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What Does Real Estate Expect From Modi Govt’s Interim Budget?

March 4, 2019 Comments (0) Views: 24 Real Estate, Real Estate Market, Real Estate News, Real Estate Trends

What Does Real Estate Expect From Modi Govt’s Interim Budget?

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On February 1, 2019, the Modi Government passed the Interim Budget. The step was taken by the government just three months before the new government would present a full-fledged budget in July. Well, it is quite clear that the Interim Budget has been announced to fetch some Vote on Account but the constant discussion over the Budget and criticism from the opposition cannot be ignored.

Well, let’s not get too excited by the Budget, however, if not much the real estate sector could be a little optimistic if the certainly expected turn of events took place.

Single-window clearance, industry status and hiked tax exemptions limits, which will miraculously revive demand for properties, are certain things that the industry expects from the Modi Government. Well, if the industry thinks rationally about it, the expectations must not be much from this interim budget that is announced shortly before general elections.

What home buyers expect from this Interim Budget?

Interim Budget

In order to make homes more affordable for buyers and reduce costs for developers, the government should offer tax benefits like:

  1. Reduction in income tax slabs and/or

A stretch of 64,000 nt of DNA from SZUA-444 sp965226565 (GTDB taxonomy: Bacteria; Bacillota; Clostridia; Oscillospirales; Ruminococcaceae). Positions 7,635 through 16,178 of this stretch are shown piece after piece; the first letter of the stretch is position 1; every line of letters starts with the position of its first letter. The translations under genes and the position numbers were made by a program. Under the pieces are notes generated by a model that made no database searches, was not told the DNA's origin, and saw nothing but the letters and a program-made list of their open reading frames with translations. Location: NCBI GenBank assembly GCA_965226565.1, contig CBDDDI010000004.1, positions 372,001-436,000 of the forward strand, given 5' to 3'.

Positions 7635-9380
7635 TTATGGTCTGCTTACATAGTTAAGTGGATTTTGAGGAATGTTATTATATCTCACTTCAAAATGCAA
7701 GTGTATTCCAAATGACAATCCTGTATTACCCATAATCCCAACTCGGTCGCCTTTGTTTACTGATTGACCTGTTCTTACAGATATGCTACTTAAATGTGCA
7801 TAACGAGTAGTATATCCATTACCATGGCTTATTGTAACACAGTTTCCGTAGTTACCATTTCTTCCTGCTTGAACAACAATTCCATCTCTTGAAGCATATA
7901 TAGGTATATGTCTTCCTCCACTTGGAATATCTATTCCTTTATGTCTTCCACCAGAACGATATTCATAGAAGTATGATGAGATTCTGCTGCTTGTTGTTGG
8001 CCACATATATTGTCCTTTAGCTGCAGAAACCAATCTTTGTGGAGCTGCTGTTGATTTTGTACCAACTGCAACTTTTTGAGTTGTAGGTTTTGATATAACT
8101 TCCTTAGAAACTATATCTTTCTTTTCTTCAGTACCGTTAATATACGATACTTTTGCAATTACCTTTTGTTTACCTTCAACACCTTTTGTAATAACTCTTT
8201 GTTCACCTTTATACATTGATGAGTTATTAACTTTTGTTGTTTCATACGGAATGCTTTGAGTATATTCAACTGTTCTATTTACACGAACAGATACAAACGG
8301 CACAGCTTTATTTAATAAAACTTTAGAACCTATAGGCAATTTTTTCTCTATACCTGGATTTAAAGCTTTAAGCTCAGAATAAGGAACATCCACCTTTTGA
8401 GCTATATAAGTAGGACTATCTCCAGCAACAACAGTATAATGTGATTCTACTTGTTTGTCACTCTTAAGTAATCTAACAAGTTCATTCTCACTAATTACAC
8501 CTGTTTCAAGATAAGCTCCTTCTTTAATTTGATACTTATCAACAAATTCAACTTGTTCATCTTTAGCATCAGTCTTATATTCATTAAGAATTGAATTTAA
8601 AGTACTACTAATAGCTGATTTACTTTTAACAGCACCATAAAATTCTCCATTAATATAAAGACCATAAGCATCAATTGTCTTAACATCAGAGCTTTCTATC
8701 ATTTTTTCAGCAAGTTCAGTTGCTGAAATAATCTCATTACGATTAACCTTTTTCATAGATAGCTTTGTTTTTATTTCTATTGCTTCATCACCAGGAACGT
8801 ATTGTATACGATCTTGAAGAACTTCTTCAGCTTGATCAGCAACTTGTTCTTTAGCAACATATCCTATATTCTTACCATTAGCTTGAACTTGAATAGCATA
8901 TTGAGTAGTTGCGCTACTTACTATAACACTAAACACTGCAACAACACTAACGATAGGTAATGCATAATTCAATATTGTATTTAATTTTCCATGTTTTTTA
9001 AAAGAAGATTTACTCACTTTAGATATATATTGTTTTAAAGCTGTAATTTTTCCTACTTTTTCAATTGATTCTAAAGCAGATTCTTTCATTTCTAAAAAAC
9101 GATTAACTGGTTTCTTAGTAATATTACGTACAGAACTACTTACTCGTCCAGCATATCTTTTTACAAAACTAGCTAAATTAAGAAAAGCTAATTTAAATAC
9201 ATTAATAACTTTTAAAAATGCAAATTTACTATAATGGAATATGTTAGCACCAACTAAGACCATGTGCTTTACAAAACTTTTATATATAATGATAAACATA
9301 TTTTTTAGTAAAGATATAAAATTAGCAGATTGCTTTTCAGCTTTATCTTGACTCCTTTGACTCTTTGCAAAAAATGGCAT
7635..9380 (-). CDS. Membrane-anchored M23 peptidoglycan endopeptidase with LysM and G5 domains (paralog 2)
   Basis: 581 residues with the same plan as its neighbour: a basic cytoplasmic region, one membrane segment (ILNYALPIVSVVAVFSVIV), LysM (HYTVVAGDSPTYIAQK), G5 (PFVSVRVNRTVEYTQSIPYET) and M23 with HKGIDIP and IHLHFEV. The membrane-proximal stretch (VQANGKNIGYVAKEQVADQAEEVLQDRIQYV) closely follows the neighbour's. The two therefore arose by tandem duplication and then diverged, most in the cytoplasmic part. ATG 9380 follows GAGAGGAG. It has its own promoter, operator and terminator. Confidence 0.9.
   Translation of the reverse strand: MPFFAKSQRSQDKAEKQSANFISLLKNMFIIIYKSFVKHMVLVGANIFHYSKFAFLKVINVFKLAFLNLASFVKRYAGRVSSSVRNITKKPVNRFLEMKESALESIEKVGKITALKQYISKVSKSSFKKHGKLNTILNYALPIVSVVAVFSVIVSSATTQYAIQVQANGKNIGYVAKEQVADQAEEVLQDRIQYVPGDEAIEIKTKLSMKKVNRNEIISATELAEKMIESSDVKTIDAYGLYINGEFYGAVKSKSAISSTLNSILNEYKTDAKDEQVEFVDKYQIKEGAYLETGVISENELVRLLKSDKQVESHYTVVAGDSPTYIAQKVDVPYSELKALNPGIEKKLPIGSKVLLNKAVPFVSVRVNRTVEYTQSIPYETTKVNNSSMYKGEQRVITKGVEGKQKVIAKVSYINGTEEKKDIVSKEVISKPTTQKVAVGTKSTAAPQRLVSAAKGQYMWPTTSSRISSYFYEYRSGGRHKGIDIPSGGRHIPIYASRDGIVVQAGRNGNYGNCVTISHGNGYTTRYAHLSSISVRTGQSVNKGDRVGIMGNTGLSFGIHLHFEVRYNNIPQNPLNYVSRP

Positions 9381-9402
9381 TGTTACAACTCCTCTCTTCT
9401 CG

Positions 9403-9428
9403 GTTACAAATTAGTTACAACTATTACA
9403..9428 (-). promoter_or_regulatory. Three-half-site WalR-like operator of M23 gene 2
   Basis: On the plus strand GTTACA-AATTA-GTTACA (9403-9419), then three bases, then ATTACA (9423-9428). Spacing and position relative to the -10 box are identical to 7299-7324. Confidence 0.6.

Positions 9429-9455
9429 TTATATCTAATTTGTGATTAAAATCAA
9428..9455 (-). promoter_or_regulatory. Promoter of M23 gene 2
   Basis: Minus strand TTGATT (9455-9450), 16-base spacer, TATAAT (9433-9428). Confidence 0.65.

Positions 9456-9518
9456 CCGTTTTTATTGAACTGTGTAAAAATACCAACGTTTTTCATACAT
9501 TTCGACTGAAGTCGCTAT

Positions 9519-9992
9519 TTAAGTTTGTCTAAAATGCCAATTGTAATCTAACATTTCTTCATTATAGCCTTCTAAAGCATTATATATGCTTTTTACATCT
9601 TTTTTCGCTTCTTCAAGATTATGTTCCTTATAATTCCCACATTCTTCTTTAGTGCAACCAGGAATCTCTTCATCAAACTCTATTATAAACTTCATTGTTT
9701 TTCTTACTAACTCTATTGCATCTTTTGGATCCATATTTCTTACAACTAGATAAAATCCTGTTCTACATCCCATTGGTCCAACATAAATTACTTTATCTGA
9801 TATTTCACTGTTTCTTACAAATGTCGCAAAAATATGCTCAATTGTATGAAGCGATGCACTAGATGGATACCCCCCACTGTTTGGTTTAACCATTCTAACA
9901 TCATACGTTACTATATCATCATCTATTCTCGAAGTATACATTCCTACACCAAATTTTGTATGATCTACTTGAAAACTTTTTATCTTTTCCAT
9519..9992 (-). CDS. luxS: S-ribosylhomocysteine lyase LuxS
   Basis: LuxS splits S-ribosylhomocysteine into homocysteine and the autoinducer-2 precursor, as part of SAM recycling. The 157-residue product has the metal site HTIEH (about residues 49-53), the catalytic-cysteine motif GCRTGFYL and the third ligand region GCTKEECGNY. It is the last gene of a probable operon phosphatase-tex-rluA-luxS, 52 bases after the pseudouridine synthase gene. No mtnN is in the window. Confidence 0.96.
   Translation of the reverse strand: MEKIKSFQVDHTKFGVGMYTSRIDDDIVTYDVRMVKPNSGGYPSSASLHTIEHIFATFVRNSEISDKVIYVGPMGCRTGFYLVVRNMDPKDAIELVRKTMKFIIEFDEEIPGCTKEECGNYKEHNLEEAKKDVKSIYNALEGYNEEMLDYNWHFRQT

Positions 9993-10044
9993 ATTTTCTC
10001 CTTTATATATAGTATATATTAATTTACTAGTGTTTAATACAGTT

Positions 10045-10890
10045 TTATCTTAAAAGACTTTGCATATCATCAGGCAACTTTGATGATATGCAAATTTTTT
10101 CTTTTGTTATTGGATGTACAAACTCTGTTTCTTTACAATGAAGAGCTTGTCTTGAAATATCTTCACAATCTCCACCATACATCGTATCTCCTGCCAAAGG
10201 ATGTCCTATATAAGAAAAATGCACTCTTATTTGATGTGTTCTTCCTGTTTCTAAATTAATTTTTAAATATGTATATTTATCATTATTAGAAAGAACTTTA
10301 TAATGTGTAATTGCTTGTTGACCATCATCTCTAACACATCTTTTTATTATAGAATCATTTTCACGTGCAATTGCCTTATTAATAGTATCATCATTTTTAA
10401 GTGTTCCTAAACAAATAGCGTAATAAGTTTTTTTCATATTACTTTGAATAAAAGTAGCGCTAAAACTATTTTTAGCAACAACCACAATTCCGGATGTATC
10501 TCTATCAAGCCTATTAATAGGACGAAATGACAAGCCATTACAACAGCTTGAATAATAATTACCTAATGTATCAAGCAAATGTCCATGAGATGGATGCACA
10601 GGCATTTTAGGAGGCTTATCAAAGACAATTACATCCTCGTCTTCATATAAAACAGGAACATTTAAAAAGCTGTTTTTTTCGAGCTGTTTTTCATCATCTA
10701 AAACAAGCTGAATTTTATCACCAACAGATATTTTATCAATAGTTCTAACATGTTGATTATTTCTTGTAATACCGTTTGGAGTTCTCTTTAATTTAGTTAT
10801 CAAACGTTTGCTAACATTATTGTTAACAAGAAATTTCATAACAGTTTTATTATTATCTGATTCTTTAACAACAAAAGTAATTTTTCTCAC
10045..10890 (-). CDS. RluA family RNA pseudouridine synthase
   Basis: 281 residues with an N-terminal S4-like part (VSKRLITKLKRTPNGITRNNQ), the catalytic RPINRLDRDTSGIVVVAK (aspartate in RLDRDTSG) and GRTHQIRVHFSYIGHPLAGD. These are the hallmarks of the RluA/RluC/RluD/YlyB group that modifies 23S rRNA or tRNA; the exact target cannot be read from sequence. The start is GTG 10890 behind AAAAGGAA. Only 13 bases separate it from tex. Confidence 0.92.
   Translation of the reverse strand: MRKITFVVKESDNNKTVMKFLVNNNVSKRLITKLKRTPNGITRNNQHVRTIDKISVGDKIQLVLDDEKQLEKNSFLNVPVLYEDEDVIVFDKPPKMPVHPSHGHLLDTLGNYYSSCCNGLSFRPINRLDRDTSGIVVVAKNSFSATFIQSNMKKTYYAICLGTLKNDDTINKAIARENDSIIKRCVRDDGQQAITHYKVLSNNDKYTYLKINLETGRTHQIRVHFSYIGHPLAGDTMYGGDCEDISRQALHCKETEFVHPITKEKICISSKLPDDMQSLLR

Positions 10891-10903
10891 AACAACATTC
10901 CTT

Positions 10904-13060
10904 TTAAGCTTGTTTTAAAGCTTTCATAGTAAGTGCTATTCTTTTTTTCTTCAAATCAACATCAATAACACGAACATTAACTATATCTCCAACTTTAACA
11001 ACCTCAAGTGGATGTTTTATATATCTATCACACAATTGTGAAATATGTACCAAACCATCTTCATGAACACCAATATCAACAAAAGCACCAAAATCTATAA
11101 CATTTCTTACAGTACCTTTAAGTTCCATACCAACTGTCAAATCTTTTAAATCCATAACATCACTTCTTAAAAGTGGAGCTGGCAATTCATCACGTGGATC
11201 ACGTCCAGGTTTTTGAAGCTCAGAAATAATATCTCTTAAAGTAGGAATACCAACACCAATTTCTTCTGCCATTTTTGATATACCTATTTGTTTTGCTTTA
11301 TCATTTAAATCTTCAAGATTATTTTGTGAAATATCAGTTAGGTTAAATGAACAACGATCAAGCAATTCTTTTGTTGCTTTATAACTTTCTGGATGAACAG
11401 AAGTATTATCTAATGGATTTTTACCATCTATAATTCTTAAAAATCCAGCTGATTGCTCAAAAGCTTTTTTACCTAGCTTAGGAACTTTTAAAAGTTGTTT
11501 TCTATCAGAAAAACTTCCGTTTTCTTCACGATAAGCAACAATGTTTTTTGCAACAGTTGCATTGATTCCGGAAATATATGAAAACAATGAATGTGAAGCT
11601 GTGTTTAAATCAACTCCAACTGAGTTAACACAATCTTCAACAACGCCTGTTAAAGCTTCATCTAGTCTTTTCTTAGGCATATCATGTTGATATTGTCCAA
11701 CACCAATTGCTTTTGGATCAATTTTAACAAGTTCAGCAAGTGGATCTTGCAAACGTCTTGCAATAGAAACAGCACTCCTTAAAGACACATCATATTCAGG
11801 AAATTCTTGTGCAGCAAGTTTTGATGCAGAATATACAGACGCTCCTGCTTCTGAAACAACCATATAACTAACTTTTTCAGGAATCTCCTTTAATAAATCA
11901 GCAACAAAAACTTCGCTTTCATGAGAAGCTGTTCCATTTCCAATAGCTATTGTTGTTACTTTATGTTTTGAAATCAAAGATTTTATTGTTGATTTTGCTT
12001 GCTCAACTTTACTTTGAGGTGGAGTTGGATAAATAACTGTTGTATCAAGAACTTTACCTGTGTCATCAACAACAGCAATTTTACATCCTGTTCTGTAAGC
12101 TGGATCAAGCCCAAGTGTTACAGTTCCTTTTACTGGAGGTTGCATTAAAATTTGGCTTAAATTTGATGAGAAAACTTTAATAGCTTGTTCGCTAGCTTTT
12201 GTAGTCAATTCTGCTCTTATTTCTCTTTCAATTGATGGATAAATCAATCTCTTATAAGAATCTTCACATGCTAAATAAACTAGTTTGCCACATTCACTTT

2. Higher relief on house loans
  3. Increase in the deduction limit under Section 80C from the current Rs 1.5 lakhs a year.

For people who want to invest in housing units this fiscal year, it will be a great present from the government if it brings in some deductions in the income tax. Units that fall under the classification of inexpensive housing where affordability remains a constraint could be benefitted from tax deductions.

Aditya Kedia, managing director of Transcon Developers says that “the real estate industry might benefit from any decline in the overall tax outgo, due to a relaxation in income tax slabs, thus, boosting the capability of the salaried class to invest in properties,”

The exemption limit (under section 80C) was raised in 2014 after a long interval of a decade. This is therefore expected that exemptions could be reduced in this budget. If Modi government wants to come in power yet again in 2019, it would act as an assured crowd-pleaser and would help increase the vote bank.

What developers want?

Most of the developers are expecting that the slump from the real industry could fly off this year with various new policies by the government. Since the last quarter of 2018 has been reported as reasonably better and developers believe that the real estate sector would possibly revive from the slump.

Well, this is possible if only the government supports the industry in ways like:

  • Easy finance for developers and buyers
  • Lucrative tax slabs for home buyers
  • New policies to boost the real estate sector
  • The process of making the real estate industry than just being a sector